Marshall, Huntington communities celebrate Martin Luther King Jr. Day


Tiara Brown

 Dozens of Huntington community members and students marched in unity in honor of Martin Luther King Jr. Day Monday, Jan. 21. 

“We have too many walls, but not enough bridges to walk over peacefully and join one another with acceptance and unity,” Maurice Cooley, associate vice president of Marshall University’s Office of Intercultural Affairs, said.

Things are not perfect in America, said Jerry Gilbert, president of Marshall University.

“We have a long way to go in this country, but I believe in the country,” Gilbert said. “I believe in the good side of things.”

The current issue within Washington, D.C. that is affecting all people needs to be thought of, and all the work that Martin Luther King Jr. did is in the process of being reversed, said Sylvia Ridgeway, Cabell-Huntington NAACP president.

“There are people guilty of those things,” Ridgeway said. “Racism is very much alive, bigotry is very much alive, and those people are guilty, but we, all of us are responsible.”

Ridgeway said the issue within the nation is not only a national issue but is a local issue for Huntington.

“I really do believe that we must get involved in order to cause change,” Ridgeway said. “I’ve seen it in Huntington. It’s not perfect, but I have seen some change in Huntington for the better.”

Being involved in community events is an important factor in generating change, Sandra Clements, a retired Marshall director of disability services, said. 

“We have finally come to a point where the university recognizes the city of Huntington and the Fairfield community,” Clements said. “We have to be here to support that.”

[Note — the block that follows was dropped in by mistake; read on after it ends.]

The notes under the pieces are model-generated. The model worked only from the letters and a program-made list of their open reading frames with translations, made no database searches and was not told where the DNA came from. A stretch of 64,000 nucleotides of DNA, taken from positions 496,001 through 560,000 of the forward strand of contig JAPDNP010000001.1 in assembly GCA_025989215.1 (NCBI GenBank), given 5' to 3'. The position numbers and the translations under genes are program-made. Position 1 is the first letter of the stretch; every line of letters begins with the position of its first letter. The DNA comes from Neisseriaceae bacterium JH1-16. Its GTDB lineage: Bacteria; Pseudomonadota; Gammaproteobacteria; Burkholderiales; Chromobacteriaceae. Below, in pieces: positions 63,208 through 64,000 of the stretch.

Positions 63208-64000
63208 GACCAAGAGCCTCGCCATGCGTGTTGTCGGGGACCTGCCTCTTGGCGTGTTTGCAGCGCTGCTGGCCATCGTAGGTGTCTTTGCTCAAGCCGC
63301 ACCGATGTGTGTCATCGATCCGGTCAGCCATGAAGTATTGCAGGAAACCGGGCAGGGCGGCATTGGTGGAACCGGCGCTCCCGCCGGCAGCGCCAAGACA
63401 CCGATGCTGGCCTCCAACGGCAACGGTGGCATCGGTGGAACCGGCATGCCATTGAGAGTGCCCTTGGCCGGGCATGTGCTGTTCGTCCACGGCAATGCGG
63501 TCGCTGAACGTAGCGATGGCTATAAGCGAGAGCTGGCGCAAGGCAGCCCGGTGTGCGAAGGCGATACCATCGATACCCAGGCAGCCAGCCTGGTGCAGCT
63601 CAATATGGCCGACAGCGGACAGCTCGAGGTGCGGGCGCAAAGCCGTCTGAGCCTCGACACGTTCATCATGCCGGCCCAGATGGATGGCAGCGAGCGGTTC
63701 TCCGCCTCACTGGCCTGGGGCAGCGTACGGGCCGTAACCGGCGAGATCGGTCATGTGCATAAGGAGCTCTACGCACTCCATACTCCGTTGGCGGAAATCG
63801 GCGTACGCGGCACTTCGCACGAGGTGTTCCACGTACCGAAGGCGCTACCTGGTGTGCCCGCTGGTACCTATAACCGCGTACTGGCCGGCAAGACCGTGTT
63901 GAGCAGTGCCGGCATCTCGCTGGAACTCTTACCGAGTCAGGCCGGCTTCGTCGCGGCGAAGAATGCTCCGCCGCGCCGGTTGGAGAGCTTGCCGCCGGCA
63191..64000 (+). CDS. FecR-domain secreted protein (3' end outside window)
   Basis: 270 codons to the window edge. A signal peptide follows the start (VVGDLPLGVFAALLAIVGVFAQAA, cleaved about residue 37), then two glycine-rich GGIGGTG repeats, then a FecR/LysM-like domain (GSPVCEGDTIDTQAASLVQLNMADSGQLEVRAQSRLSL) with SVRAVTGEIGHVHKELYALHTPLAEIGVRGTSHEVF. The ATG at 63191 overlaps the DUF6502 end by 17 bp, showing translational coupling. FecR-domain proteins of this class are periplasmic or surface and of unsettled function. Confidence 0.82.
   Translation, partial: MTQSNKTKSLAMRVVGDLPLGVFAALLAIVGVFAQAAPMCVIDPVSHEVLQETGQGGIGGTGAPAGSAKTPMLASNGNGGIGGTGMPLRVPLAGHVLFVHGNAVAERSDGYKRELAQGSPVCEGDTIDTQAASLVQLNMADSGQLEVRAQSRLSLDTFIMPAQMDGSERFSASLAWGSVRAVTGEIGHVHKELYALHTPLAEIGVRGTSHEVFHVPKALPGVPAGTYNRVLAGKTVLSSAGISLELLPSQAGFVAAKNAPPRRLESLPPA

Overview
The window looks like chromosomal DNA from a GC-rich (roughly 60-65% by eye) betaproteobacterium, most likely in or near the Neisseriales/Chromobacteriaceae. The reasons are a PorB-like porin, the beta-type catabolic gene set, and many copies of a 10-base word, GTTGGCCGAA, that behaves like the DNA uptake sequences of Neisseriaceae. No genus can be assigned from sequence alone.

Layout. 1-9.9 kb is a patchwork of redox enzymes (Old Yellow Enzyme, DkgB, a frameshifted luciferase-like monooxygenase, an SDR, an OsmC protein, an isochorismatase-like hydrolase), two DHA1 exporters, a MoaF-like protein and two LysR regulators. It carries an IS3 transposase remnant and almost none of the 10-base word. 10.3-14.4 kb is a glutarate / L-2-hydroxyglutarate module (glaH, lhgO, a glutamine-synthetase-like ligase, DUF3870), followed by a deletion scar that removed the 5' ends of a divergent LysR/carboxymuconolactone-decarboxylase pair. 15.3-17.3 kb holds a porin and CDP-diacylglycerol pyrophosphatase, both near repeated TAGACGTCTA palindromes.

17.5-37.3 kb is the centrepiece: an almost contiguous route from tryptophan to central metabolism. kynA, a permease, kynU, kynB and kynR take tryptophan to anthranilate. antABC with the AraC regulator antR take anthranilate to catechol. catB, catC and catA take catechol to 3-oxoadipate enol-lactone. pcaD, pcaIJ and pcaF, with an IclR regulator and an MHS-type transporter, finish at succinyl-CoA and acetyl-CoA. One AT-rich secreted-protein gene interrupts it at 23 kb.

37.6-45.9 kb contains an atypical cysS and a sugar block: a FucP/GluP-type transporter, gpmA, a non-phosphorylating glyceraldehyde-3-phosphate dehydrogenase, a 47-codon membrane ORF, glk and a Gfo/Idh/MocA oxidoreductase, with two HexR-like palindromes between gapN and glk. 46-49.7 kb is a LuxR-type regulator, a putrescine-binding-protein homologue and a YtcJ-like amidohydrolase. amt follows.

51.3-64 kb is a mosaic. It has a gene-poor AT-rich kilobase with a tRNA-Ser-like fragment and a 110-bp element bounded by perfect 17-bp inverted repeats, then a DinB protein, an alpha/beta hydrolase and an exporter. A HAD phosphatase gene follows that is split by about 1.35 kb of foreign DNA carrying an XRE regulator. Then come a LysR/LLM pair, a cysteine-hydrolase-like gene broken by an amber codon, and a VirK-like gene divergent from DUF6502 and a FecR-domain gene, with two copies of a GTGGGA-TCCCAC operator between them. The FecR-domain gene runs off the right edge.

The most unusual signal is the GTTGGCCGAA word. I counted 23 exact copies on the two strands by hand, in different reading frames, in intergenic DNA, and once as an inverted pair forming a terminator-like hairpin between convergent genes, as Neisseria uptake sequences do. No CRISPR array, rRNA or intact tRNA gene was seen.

It is very important and dear to the community of Huntington to have days like Martin Luther King Jr. Day celebrated throughout the whole community, said Derek Rankin, MU Alpha Phi Alpha president.

“We don’t always get to celebrate black leaders within our community, so it’s always a great opportunity to recognize all that MLK has done,” Rankin said. “Where I come from, there are not a lot of us, so unity and strength are in numbers. This day gives me and my community the chance to allow our voices to be heard.”

There is still a lot of work that needs to be done, said Renay Freckleton, a Delta Sigma Theta Member.

“We must acknowledge the past, the work and progress that we have made, in order to renew our spirits,” Freckleton said. “We must go forth with what needs to be done so that generations to come can continue to enjoy what we enjoy today.”

Things will get better because “good always wins out” and “love conquers hate,” Gilbert said. “Let’s all work together to improve the quality of life for the ‘We,’ in the ‘We the people’ by approaching each other in a spirit of love and respect. Let’s work together to improve the inclusiveness in the ‘We’ in ‘We Are Marshall.”

Tiara Brown can be contacted at [email protected]